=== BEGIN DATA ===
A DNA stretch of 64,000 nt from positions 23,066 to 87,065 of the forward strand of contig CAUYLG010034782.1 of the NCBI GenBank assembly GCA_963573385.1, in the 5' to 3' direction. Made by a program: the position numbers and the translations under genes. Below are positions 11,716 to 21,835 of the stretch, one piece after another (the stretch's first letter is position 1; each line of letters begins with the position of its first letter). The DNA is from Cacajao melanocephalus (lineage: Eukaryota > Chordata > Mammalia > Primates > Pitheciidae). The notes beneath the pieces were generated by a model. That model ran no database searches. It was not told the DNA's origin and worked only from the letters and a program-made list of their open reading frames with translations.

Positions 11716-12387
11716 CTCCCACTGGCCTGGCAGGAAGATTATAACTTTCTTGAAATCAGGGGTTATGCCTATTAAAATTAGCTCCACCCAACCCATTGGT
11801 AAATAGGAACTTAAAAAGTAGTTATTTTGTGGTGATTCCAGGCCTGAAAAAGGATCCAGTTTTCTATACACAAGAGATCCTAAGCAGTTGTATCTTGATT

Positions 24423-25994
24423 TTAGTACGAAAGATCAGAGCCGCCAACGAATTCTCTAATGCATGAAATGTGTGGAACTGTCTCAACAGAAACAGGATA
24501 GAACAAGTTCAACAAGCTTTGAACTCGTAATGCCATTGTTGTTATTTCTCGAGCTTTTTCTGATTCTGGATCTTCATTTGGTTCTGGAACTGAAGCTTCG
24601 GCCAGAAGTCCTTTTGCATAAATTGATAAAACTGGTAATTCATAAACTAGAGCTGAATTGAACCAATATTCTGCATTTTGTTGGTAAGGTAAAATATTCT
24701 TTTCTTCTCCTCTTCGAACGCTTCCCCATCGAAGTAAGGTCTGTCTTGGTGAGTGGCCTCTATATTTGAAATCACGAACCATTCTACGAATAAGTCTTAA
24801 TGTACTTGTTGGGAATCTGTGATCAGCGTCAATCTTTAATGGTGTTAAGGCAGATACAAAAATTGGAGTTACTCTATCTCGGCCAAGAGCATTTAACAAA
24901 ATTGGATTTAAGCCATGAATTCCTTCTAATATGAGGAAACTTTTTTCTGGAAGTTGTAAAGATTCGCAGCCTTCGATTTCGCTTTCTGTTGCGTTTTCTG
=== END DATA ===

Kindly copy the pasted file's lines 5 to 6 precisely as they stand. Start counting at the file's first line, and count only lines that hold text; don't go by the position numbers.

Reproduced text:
Positions 24423-25994
24423 TTAGTACGAAAGATCAGAGCCGCCAACGAATTCTCTAATGCATGAAATGTGTGGAACTGTCTCAACAGAAACAGGATA